The River Wild: The Sturgeon runs fast & feisty
By Mike Terrell
With a whoop and shout, one-by-one, six paddlers took turns easing
over a two-foot drop on the Sturgeon River.  It was an old dam site
that had been removed years ago.  Sizeable standing waves, which you
had to negotiate, waited at the bottom of the drop.
This occurs within the first half-hour down the river after launching
from Lumbermen’s Park in downtown Wolverine.  A fast, feisty river,
the Sturgeon quickly establishes its character with the dam drop.
The Sturgeon is one of the fastest – if not the fastest – flowing
streams in the Lower Peninsula. Lots of tight bends with fallen trees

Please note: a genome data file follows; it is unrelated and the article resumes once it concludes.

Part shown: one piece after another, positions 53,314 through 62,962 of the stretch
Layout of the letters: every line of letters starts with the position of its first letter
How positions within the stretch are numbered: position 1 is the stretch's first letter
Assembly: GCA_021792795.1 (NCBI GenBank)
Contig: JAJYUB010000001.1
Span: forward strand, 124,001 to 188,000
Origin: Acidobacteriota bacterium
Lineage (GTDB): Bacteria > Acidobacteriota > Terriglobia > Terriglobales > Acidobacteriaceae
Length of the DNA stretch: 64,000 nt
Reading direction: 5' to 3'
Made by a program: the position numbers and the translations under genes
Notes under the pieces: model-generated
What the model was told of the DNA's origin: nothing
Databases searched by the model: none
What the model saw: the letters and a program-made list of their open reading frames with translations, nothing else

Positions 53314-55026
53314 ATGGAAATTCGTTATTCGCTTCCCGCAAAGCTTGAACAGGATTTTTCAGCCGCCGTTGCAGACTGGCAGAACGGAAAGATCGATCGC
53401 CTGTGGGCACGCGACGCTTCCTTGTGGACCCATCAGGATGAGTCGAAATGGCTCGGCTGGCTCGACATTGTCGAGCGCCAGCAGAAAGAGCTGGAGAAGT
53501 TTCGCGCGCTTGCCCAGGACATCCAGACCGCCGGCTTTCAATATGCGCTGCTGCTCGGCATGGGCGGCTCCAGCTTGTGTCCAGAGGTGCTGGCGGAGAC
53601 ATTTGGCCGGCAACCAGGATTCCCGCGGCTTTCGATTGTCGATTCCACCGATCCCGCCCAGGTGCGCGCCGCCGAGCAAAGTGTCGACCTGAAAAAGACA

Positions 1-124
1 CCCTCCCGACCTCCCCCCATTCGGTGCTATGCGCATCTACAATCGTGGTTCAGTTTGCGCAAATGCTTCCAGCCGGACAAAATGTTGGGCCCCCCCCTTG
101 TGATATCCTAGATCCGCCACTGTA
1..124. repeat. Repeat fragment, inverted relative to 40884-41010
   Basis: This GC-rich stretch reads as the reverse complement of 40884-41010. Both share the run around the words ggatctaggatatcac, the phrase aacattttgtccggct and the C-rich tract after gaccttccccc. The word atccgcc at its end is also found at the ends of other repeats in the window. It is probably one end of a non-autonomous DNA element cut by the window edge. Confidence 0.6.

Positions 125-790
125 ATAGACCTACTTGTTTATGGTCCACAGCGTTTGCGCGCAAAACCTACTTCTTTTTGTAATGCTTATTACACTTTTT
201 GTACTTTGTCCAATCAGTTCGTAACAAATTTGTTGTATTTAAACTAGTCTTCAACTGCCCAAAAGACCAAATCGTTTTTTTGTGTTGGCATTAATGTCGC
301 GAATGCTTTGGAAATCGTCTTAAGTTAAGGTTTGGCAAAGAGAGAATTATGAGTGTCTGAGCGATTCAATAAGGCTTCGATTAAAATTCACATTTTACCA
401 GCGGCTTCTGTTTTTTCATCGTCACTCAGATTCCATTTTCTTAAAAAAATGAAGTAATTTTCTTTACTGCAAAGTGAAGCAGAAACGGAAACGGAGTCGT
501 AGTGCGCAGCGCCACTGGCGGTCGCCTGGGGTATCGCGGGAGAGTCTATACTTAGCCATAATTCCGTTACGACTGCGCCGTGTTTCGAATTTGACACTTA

and sweepers, occasional narrow passages between bushel-basket-sized
boulders, submerged trees and fast riffles with standing waves, make
it one of the most challenging paddles in Northern Michigan.  It drops
on the average 14 feet per mile from beginning to end as it flows
north to Burt Lake.  It’s one of the few north-flowing rivers in the
state.
It’s more than a handful for novice paddlers.  You need at least basic
paddling skills to negotiate the many hazards you encounter.  The
liveries that service the river clear a path through downed trees, but
the swift current tries to sweep you into the obstacles and leaves you
precious little time to decide on a course.

EXPERIENCE COUNTS
Jerry Dennis, in his book, “Canoeing Michigan Rivers,” says, “The
swift current combined with tight turns, leaning trees and occasional
obstructions make it a river not recommended for absolute beginners.”
That doesn’t mean the river doesn’t draw its share of beginning
paddlers, according to Jon Henley, owner of Henley’s Canoe and Kayak